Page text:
Vatican Address at U.N. on Disarmament
"Unjust Status Quo Will Continue Fueling Conflicts"
NEW YORK, OCT. 16, 2001 (Zenit.org).- Here's the text of an address on disarmament given Monday at the U.N. General Assembly by Archbishop Renato Martino, the Vatican's permanent observer at the United Nations.
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My Delegation extends its congratulations on your election as Chairman of this important committee and assures you of our cooperation.
We meet at a time of profound distress. The evil of terrorism has struck in unimaginable ways.
The response of the world community to this act of terrorism demands leadership of the highest order.
First, those responsible must be apprehended and brought to justice through due process. This must be done in a way that does not expose even more innocent civilians to death and destruction. Violence on top of violence will only lead to more violence. This is a time for wisdom and perseverance. Justice, not vengeance must be our goal.
"In facing the challenges of the future," Pope John Paul II, on 13 September, in accepting the Credentials of the new Ambassador of the United States to the Holy See, said, "America is called to cherish and live out the deepest values of her national heritage: solidarity and cooperation between peoples; respect for human rights; the justice that is the indispensable condition for authentic freedom and lasting peace." He thus expressed his prayer "that this inhuman act will awaken in the hearts of all the world's people a firm resolve to reject the ways of violence, to combat everything that sows hatred and division within the human family."
We do a disservice to those who have died in this tragedy if we fail to search out the causes. Here a broad canvas of political, economic, social, religious, and cultural factors emerge. The common denominator of these factors is hate. This is a hate that transcends any one people or region. It is a hatred of humanity itself. This hatred kills even the one who hates.
Though poverty is not by itself the cause of terrorism, we cannot successfully combat terrorism if we do not address the worsening disparities between the rich and poor. We must recognize that global disparity is fundamentally incompatible with global security.
Acts of revenge will not cure such hatred. We must rather remove the most obvious elements that spawn the conditions for hatred and violence. Poverty along with other situations of marginalization that engulf the lives of so many of the world's people, including the denial of human dignity, the lack of respect for human rights and fundamental freedoms, social exclusion, intolerable refugee situations, internal and external displacement and physical or psychological oppression are breeding grounds only waiting to be exploited by terrorists.
In searching out the root causes of terrorism, we are in no way condoning terrorism. But any serious crime reduction effort cannot be confined only to intensified police work. Any serious campaign against terrorism needs to address the social, economic and political conditions that nurture the emergence of terrorism.
The most dramatic example of inequality is the growing gap between the rich and poor. The North, containing a fifth of the world population, controls 80 percent of the wealth and resources; the south, with four-fifths of world population, has only 20 percent of the wealth and resources. This is not only unjust; it is a threat to the stability of the planet. It is the determination of the strong to maintain their position by whatever means necessary, whether military, financial, or political, that is the basis for the systemic inequality in the world. A commitment to equity in the world is the only secure foundation for a more humane world order. Nations must work together to blunt current disparities and improve global stability. A continuation of the unjust status quo will inevitably continue fueling conflicts and will lead to even more conflicts in the decades ahead.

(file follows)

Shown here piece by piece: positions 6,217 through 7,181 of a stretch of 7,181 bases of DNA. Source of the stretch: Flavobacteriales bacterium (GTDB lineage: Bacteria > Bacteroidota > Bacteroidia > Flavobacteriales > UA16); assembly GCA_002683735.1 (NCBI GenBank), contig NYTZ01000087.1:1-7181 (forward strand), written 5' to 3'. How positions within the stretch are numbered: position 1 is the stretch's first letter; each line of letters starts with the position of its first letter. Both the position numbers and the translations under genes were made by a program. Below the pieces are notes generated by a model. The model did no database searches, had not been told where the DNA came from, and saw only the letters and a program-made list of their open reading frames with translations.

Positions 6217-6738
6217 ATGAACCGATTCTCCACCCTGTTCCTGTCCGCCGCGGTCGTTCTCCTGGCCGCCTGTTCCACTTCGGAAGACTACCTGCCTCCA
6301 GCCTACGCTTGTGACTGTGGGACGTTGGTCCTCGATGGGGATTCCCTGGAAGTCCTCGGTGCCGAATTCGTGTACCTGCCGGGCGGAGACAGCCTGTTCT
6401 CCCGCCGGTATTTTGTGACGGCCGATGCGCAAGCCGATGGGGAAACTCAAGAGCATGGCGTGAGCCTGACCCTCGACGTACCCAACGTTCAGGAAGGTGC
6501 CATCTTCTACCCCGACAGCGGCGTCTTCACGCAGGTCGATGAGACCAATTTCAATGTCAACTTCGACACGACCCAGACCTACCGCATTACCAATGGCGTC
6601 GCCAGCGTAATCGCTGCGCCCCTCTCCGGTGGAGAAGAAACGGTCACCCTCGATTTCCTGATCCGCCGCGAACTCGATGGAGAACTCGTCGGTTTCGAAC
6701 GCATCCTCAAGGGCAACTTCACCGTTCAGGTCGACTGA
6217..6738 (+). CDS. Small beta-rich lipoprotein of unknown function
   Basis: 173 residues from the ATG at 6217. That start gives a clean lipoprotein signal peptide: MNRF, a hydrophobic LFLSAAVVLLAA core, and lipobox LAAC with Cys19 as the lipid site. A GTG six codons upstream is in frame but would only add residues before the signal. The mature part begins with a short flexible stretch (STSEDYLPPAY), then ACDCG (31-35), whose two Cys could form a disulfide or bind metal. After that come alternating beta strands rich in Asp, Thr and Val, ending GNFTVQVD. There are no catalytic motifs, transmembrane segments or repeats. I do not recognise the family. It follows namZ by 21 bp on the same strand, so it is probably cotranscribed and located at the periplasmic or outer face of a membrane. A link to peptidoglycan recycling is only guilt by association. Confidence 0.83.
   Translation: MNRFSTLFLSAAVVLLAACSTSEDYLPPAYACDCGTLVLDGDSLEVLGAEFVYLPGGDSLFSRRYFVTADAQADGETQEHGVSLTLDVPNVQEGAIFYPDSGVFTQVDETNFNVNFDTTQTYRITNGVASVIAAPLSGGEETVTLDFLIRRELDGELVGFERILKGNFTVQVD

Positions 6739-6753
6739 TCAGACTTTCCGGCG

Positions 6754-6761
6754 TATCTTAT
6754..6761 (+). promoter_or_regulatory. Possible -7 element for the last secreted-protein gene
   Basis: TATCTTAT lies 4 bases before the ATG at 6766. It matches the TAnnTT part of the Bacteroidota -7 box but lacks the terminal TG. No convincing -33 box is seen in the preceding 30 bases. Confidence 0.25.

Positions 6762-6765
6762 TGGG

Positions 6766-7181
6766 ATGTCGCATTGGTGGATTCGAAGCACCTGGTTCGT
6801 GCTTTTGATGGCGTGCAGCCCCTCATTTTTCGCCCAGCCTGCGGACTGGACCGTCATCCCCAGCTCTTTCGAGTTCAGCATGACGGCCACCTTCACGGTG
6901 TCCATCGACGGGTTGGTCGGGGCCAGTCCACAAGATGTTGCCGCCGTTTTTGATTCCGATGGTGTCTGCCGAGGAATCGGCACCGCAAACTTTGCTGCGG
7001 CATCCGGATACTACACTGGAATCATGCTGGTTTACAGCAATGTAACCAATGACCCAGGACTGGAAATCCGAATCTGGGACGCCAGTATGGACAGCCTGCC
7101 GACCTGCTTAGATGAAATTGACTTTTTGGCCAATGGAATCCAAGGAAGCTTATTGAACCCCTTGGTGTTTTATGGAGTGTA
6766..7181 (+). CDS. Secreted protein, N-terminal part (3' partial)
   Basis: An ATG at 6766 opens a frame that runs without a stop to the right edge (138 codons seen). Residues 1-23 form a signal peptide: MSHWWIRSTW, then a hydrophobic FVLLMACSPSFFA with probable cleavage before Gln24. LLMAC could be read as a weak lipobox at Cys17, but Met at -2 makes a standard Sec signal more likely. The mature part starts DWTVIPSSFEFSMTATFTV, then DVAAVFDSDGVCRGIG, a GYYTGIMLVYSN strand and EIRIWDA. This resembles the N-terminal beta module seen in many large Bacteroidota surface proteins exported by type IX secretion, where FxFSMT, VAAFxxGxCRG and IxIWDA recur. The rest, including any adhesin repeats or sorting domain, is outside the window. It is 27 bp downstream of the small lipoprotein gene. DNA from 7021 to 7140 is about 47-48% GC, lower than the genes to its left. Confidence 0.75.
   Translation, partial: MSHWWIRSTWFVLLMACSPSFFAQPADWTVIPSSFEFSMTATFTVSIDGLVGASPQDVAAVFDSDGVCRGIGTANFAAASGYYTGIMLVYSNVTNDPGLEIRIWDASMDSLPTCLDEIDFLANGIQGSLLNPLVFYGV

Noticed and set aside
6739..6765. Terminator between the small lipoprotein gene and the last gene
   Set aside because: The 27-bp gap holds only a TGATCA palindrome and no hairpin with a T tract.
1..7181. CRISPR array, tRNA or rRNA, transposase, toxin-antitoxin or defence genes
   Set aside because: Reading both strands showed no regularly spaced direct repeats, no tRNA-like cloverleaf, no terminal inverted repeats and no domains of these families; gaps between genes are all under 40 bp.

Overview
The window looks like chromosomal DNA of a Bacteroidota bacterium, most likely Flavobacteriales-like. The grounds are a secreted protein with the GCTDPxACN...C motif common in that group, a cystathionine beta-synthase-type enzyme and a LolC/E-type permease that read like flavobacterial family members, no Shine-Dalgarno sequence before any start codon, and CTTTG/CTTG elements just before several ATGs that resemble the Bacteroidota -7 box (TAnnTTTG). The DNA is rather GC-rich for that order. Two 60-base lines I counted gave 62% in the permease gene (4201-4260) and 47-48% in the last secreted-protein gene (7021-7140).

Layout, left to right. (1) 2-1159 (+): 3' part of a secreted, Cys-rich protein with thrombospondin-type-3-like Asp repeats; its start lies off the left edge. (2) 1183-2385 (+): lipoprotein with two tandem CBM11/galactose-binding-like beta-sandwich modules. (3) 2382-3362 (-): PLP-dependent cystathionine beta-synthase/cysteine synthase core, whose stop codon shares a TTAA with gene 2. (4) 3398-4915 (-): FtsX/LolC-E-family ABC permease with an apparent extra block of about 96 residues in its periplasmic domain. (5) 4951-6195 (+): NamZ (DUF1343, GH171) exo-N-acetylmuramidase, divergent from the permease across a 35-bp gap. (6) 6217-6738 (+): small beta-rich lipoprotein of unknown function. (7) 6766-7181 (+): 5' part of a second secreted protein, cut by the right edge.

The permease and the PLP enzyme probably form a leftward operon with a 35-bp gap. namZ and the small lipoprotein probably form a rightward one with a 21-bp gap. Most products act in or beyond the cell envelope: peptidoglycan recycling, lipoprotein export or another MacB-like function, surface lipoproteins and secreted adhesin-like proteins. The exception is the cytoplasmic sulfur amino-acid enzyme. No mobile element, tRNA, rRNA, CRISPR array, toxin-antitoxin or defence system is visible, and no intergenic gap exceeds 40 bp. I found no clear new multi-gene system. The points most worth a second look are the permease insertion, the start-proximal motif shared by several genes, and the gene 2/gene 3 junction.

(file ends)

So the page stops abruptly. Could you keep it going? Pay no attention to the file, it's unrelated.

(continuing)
There are conflicts today in several regions that do not even receive world attention. With their ease-of-use and ready availability, small arms are the weapons of choice for today's combatants. The supply of almost limitless quantities of small arms and light weapons through areas of high tension has fuelled numerous civil wars and social chaos. Small arms kill upwards of 10,000 people per week. Most of these victims are civilians.
Even after armed conflict has subsided, small arms often leave a culture of violence which continues to contribute to much of the human misery and economic and social disruption in war-torn societies. As a result, international relief missions are being suspended more frequently as aid workers increasingly find themselves the targets of attacks. Consequently, civilians often suffer increased pain and are deprived longer.
To date, efforts to respond to this situation have resembled a loose web of initiatives with varying interests and objectives involving many countries and organizations. Unlike the effort to ban anti-personnel mines, no country has taken the lead on a comprehensive approach and many States have only grudgingly engaged the issue. Given the international scope of the dilemma, the United Nations sought to build upon its history of dealing with the small arms issue in holding a major meeting in July, 2001 to discuss concrete actions the international community could take.
The Conference on the Illicit Trade in Small Arms and Lights Weapons in All Its Aspects has been attributed various degrees of success and failure. In terms of success, 189 countries were able to agree on a Program of Action that urges governments to enact laws, regulations and administrative procedures to prevent the illicit trafficking in small arms and to make the illegal manufacture, possession, stockpiling and trade of these weapons a criminal offense. It was also decided that a review Conference is to be held no later than 2006 to examine progress in implementing the agreement, thereby ensuring that this would be the first step in what is expected to be a lengthy effort. The Conference has also been commended for placing a spotlight on the issue of small arms and providing an important platform for civil society and concerned governments to press for serious action.